In other words, if the minimum wage is $7.25 per hour and you’re already making $10 per hour, an increase in the minimum wage to $10 an hour means you’re now earning the minimum wage again, but everything is more expensive.

3. Most workers make more than the minimum wage…and the minimum wage isn’t supposed to be a “living wage.”

According the Pew Research Center, only 2.6 percent of American workers earn the minimum wage and, not surprisingly, over just half of those workers are under the age of 24.

The largest cohort of minimum wage employees are teenagers working part-time; they aren’t supporting themselves, let alone a family. I, like most Americans, worked for the minimum wage at part-time and summer jobs when I was a teenager. I still lived with my parents, had no one else to support, and my income was almost entirely disposable.

There is a place for jobs like this for jobs that require no experience, little or no skill, and pay something less than a “livable” wage necessary for supporting oneself or family. Minimum wage jobs allow young people to learn responsibility, earn some money, and achieve a degree of independence before fully entering the adult world.

While I feel for the small number of people who are actually trying to make ends meet with a minimum wage job, the solution is not to raise the minimum wage for a group of workers who are disproportionately young, working part time and during the summer, and still being supported financially by their parents.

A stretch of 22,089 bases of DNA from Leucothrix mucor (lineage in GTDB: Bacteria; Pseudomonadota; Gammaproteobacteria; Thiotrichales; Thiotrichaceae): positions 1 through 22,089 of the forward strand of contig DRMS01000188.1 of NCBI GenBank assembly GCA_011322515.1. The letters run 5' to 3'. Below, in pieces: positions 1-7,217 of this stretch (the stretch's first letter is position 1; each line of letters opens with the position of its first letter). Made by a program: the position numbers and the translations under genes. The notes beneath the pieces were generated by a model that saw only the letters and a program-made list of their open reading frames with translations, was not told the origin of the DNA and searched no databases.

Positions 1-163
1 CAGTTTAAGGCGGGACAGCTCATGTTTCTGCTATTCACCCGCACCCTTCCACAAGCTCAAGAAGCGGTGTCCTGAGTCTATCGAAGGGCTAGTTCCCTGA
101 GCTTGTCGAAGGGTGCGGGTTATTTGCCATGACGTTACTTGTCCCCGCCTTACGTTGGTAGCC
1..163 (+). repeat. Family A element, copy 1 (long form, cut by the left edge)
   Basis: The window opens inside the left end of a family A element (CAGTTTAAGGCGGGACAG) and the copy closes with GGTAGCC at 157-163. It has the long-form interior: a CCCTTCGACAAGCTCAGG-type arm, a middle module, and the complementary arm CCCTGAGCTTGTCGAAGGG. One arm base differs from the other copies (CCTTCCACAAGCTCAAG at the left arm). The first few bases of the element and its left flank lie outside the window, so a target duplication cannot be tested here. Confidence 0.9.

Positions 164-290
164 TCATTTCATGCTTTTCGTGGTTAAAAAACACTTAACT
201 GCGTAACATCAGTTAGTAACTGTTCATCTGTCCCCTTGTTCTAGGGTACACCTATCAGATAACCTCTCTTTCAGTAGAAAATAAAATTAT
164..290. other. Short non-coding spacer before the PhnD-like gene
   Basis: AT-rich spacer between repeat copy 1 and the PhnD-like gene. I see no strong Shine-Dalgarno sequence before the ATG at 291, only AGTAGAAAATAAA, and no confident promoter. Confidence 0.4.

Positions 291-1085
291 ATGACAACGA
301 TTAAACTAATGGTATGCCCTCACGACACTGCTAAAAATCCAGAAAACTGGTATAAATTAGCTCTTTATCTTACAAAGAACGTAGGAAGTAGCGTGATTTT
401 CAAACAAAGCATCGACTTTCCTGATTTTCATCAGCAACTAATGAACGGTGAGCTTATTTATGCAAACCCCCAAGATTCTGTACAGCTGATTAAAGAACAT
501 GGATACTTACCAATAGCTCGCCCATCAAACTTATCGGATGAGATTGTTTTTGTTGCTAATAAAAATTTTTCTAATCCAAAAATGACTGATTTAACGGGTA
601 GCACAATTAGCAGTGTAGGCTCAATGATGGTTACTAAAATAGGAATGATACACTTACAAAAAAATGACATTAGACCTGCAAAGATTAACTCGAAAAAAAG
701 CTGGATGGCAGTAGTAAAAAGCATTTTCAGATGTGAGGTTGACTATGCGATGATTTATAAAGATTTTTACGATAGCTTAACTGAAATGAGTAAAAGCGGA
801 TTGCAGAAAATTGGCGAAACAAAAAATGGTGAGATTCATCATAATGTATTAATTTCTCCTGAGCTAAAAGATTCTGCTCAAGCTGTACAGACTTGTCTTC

4. Raising the minimum wage is not the best way to help people making minimum.

So what is to be done? However small the number, there are people trying to support themselves or their families with minimum wage jobs. But raising the minimum wage is probably the least efficient way to help those relatively few people.

A recent article in the Oregonian highlights a non-partisan study conducted by the state legislature that an increase in the Oregon’s minimum wage from $9.25 to $15.10 would result in a net gain of only $49 per month for minimum wage employees!

The best way to help to help those trying to live on the minimum wage is to get them into better, higher paying jobs through education and retraining programs. The costs of such programs would be far less than those associated with raising the minimum wage.

5. Raising the minimum wage is a drag on the economy.

Finally, for all of the reasons outlined above, raising the minimum wage is also a drag on the economy. Indeed, I suspect that, even without an increase to the federal minimum wage, part of the reason for the slow pace of the current economic recovery has been due to the piecemeal minimum wage increases at the state and local level.

Raising the minimum wage ultimately puts very little additional money in the hands of those few actually working for minimum wage, but it takes away money from everyone else. When you reduce the spending power of the majority of Americans, they tend to spend less…which pulls down the entire economy, ultimately working against the recovery.

Opinions expressed here are those of the author and do not necessarily reflect the views of Andy Rapp, Q-TV, Delta College, or PBS.


Currently Speaking host Andy Rapp

Veteran journalist Andy Rapp has been hosting Currently Speaking since 1999.

Each week, he's joined live in the studio by journalists, academics, and experts. Along with viewers at home, they tackle the local, national, and global issues that matter most.